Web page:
It was time to teach our big one—the class of 44 kindergarteners. (Yes, all in one class.) Just then we heard it—a loud, high pitched wailing coming from a group of children returning from recess to their classroom down the hallway.
My first thought when I heard the crying was, “Bless those teachers’ hearts.” Before long, though, I realized that the noise was coming from our class of 44 kindergarteners. Now I was thinking, “Bless our hearts!” and dreading what was to come.
The teachers told the crying boy to stay in the hallway while the other kids filed past him into their classroom. Once he could calm down and listen, he would be allowed to go in and sit down. I sensed God wanted me to stop and talk to him, so my teaching partner went in to start the lesson while I talked to my new friend Bryson.
I asked him if he knew why he was in trouble. He told me it was because he didn’t listen to his teacher.
“Why didn’t you listen?”
With tears streaming down his face he explained, “ I don’t know how to listen. My mom never taught me how.”
That broke my heart. I remembered the listening game we play at Bible club: touch your head, touch your ears, touch your knees. I decided to try it with Bryson, and then we talked some more. When he was ready to go back to class, I asked him what he was going to work on this week. Without a word, he touched his eyes, then his ears, then his nose.
Huh? What kind of response was that? Then it dawned on me, he was doing our listening game! He knew he needed to work on listening.
For the rest of the class he was super attentive while we taught. It’s amazing what God can do through just one conversation with a child. Brenna Rawson
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The girl rushed past us in the hall. We had just finished a character lesson in her class moments before, so I wondered why she was so upset. Then I recalled an incident during the lesson when she had started to say something and didn’t get to finish. Could that have had anything to do with it?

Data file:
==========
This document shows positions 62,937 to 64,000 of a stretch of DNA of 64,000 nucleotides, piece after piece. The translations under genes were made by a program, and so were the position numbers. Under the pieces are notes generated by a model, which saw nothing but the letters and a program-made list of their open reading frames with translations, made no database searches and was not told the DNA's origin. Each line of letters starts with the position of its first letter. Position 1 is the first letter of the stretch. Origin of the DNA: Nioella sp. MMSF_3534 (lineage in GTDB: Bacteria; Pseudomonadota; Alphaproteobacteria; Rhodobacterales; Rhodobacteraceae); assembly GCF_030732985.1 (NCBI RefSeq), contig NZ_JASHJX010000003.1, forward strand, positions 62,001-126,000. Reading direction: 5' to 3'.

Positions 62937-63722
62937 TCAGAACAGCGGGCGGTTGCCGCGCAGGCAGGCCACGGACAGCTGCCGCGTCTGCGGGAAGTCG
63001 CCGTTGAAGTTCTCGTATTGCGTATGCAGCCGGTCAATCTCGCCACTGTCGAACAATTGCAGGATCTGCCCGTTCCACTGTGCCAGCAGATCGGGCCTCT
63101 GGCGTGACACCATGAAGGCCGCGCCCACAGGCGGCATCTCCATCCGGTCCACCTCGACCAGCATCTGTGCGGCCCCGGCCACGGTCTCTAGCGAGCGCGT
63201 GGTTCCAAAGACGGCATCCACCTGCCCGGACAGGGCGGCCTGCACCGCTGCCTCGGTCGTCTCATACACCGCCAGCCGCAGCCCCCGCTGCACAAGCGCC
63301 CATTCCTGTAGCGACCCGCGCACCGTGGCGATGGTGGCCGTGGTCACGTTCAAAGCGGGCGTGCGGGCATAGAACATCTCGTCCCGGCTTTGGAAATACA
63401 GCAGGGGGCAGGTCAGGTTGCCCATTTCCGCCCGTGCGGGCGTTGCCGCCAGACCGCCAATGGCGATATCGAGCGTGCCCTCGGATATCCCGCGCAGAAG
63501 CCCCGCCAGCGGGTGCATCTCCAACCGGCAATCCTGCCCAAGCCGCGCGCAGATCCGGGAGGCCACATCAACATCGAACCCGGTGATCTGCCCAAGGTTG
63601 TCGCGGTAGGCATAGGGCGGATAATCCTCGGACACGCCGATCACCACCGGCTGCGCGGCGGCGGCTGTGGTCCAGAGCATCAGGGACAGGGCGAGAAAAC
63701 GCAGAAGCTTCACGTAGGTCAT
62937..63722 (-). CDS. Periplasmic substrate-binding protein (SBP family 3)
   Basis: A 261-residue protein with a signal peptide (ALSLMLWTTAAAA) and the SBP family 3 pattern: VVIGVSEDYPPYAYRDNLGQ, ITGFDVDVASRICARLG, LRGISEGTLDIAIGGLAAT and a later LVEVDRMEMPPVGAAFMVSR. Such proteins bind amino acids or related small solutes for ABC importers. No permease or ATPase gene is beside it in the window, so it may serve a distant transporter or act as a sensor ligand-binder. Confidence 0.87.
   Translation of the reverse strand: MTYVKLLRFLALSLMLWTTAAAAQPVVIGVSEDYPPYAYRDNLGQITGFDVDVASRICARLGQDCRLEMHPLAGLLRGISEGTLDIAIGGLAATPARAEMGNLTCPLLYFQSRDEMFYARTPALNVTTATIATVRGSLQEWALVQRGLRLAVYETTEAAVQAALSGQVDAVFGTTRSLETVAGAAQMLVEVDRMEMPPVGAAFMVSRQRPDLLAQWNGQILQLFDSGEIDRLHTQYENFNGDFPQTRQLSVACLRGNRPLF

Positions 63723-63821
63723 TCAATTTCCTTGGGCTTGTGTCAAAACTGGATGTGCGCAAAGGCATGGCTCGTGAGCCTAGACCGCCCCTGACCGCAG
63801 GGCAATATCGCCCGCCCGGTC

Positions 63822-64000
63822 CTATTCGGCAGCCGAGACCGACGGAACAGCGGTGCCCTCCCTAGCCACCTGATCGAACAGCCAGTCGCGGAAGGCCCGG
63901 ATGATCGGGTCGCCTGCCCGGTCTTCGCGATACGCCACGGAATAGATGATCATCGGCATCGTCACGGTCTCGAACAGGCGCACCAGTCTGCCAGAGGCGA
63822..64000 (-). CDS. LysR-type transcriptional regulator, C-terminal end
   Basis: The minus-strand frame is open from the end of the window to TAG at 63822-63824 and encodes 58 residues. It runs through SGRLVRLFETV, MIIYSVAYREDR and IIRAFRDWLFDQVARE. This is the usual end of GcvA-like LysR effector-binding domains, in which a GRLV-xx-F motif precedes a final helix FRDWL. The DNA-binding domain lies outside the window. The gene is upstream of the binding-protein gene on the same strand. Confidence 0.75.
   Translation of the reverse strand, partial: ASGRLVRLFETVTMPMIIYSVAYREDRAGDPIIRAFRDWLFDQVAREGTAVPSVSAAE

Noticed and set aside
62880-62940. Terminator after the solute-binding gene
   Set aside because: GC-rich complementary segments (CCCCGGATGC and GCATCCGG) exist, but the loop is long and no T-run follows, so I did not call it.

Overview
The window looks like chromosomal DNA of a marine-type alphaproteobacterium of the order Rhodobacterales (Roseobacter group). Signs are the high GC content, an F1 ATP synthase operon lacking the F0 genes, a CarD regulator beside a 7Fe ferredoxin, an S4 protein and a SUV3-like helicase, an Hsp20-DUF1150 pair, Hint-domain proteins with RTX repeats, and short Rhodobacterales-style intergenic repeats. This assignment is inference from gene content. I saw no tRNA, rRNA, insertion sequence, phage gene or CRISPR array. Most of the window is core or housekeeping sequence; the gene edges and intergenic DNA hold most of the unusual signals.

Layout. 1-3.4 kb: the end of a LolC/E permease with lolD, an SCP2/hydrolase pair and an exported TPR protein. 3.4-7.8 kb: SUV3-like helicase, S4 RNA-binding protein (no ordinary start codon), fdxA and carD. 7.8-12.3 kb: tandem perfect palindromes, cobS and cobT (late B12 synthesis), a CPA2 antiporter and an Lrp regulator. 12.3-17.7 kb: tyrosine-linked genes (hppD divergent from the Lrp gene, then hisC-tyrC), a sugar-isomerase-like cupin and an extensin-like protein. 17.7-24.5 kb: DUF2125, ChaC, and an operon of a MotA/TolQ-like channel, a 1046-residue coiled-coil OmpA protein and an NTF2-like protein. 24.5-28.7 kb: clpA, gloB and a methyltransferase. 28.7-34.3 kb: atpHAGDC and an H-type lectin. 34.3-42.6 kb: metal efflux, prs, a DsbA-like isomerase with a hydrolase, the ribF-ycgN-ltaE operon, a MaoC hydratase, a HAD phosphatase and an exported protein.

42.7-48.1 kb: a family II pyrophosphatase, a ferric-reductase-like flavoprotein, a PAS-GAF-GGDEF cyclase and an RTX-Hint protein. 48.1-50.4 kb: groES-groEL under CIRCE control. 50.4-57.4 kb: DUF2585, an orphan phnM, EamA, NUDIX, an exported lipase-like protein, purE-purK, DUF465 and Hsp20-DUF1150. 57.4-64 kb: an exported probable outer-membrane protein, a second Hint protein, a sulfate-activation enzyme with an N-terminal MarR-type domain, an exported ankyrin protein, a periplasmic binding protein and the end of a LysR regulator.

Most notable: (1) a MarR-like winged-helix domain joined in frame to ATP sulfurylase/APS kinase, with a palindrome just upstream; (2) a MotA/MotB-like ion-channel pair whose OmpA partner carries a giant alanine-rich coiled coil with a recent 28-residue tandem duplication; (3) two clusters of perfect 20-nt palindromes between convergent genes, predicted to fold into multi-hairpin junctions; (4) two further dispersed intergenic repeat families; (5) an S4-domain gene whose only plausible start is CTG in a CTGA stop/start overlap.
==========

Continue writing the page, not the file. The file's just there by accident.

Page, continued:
A few minutes later I found her in the school office, with arms crossed and face clenched in a tough scowl. Pain and defeat filled her eyes. I decided to approach her.
“What was it you were going to say in class earlier?” I inquired. Then I asked her why she doesn’t listen in class. I wanted her to tell me the real reason.
She welled up with frustration and anger. “I always get corrected! I can never do anything right!” she said.
“So you don’t even try, right?”
She hung her head. We talked for a few minutes, and the Lord gave me the words to comfort and encourage her. I also challenged her to apologize to her teacher for her bad attitude.
Later, when we went back to her class to get some students who needed tutoring, she was one of the children selected for us to help. Just before we left the room, I saw her tugging on her teacher’s shirt and asking, “Can I tell you something?”
Her teacher looked unamused, but as the girl whispered something into her ear, the teacher’s eyes began to light up. I couldn’t tell what she whispered, but I do know that the time we spent tutoring the girl went incredibly well.
Later I passed the same teacher in the hall, and she asked me how tutoring went. I told her what a good job her student did, and then I broached the topic of behavior.
“I think I may know why she acts the way she does.” I took a deep breath. “She really wants to please you and her peers, but she doesn’t feel she can do anything right. So I think she acts up just to impress.”
The teacher seemed surprised that this girl had actually opened up so much to me. We talked for over half an hour about ways to reach the students in her classroom and topics we could cover in the character lesson the next week.
I’m excited about making a difference in these students’ lives. They used to dislike having us there, but now they give us hugs as we leave. And the Lord has allowed us to reach out to their teacher, too! God is at work, and I believe that if they’ll apply the things we’ve taught them in character classes, they will finish the school year stronger and smarter.
Please pray with me for this particular class, that they will ask about Jesus. That’s Who I really want them to know about and adore. Joy Roberts
Click here to read more about our mission to reach inner city children.
It is a privilege to be able to share the gospel with such a receptive audience. Yes, some of the children have been tainted by things they have been exposed to, things that have hardened them. However, the gospel still transcends culture and environment. It is truly amazing to see how powerful the gospel is.